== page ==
Thursday, 6 March 2014

Review: 'Descent' by Ken MacLeod

I am and always will be very skeptical of any kind of conspiracy theories, not because I am a naturally trusting person, but because I do not see the government's gain in any of them. I picked this book on Netgalley because I thought it might be different and interesting to read about something I usually stayed away from. And boy, was I right.
HOW FAR WOULD YOU GO FOR THE TRUTH? Ball lightning. Weather balloons. Secret military aircraft. Ryan knows all the justifications for UFO sightings. But when something falls out of the sky on the hills near his small Scottish town, he finds his cynicism can't identify or explain the phenomenon. And in a future where nothing is a secret, where everything is recorded on CCTV or reported online, why can he find no evidence of the UFO, nor anything to shed light on what occurred? Is it the political revolutionaries, is it the government or is it aliens themselves who are creating the cover-up? Or does the very idea of a cover-up hide the biggest secret of all?


I truly enjoyed this book. It has been very different from any of my other recent reads, which means it was always refreshing to continue reading it. Being set in out future, many of the things MacLeod describes are very familiar, which makes it easier for the reader to sink into the story and identify with the main character. He manages, however, to twist many of our expectations around and does so in a very off-hand manner that is at times unsettling but always works. An example would be the technology with which he fills the novel. On the one hand the reader recognizes all of it and on the other hand it has been given a twist that makes you look at what you use it for in a completely different way. As such, the book manages to be a critique of our current society while looking at a future one. Whether this means it can be classed as a dystopian novel in the lines of 1948 etc. I do not know.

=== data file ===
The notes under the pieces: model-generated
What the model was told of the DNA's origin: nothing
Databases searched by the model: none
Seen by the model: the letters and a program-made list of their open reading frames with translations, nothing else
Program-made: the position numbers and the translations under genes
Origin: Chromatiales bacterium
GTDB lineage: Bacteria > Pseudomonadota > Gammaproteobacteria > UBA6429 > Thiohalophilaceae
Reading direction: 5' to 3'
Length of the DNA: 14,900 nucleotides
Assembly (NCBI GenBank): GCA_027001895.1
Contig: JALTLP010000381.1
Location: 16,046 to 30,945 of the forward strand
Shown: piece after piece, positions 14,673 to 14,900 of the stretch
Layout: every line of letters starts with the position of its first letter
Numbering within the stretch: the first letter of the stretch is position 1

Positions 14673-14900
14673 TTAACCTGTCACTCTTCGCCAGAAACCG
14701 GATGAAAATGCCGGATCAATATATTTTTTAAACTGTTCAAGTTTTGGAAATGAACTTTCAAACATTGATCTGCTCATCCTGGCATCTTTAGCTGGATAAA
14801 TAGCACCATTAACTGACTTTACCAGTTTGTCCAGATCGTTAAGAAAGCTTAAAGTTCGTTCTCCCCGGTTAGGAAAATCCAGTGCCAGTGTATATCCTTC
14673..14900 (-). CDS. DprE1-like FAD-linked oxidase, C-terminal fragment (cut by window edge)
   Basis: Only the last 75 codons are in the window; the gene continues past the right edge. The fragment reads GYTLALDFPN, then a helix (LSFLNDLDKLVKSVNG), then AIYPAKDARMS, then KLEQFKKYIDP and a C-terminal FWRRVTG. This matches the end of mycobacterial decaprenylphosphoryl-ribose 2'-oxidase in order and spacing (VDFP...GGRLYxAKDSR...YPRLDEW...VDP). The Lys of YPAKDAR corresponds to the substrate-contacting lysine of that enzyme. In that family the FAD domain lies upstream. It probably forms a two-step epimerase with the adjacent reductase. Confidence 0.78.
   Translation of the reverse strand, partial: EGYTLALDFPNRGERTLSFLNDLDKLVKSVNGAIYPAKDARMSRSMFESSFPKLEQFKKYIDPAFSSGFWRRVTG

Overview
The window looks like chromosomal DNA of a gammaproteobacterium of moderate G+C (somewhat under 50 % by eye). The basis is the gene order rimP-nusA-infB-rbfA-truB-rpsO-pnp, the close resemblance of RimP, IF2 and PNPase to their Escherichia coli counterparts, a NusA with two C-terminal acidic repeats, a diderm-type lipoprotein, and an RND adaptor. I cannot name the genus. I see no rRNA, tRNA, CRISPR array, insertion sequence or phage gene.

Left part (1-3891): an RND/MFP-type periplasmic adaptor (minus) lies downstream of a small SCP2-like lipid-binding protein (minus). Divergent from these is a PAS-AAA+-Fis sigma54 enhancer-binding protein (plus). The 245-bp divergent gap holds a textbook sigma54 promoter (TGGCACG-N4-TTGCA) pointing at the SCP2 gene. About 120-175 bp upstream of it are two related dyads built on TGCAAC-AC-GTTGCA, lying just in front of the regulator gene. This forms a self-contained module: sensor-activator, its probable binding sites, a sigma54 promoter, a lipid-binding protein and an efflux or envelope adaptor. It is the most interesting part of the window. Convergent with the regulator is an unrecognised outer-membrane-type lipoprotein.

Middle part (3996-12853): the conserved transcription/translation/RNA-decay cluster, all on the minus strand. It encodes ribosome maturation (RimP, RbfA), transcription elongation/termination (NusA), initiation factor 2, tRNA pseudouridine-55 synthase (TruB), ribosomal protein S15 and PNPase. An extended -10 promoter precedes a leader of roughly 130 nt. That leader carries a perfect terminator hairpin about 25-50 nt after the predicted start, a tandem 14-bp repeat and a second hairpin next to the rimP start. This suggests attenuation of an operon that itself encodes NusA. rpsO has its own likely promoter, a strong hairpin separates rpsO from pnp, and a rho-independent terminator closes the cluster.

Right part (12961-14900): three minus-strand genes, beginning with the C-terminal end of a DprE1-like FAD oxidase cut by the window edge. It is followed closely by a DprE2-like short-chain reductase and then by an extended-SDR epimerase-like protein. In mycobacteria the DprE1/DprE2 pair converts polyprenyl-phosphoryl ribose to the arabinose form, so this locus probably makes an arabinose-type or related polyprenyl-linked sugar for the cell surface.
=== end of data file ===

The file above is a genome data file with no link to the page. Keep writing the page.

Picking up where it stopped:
MacLeod's reading style is both easy and complex at the same time. You never feel alienated while reading, despite the book being set in a completely different world, because so many of the manners and characteristics of the characters are incredibly human. Each of the characters has something identifiable that will strike a chord and will remind you of someone you know. For a book which's central theme is UFO's and alien abduction, this is quite a feat. I won't go into the conspiracy theory too much because mentioning any part of it would spoil both the fun of finding out yourself and of MacLeod's build-up to each realization. What I will say is that MacLeod manages to not ridicule conspiracy theorists but show how circumstance adds to each experience and how sometimes a crazy conclusion may seem like the right one.

MacLeod must have done an enormous amount of research, considering how technical and scientific some of the passages in this book are. Being an English student, I don't know how much of it is correct, but the book seems to be settles deeply in the academic sphere. For a reader like me, who is interested in current world issues and developments in science and technology, it was fascinating to read how MacLeod adapts modern day problems and invents solutions to them. It does, however, at some moments, seem to clod up the narrative and filling it with too much information to be relevant. However, this might have been a conscious choice on MacLeod's part. Many of the social issues we face today are also discussed, either through problems Ryan has to live through, such as a childhood of deprivation, or in a more general way, how he discusses the issues around race and gender.

I give this novel...

4 Universes!

I would recommend this book to those people who enjoy a good UFO story but want some intelligence added to the mix as well. This book is a fascinating view into how society does and could work and how many things aren't as they seem. A warning does go with picking this book up: there is a lot of information thrown at you, not all of which may seem necessary, but it does add to the flavour of the book.

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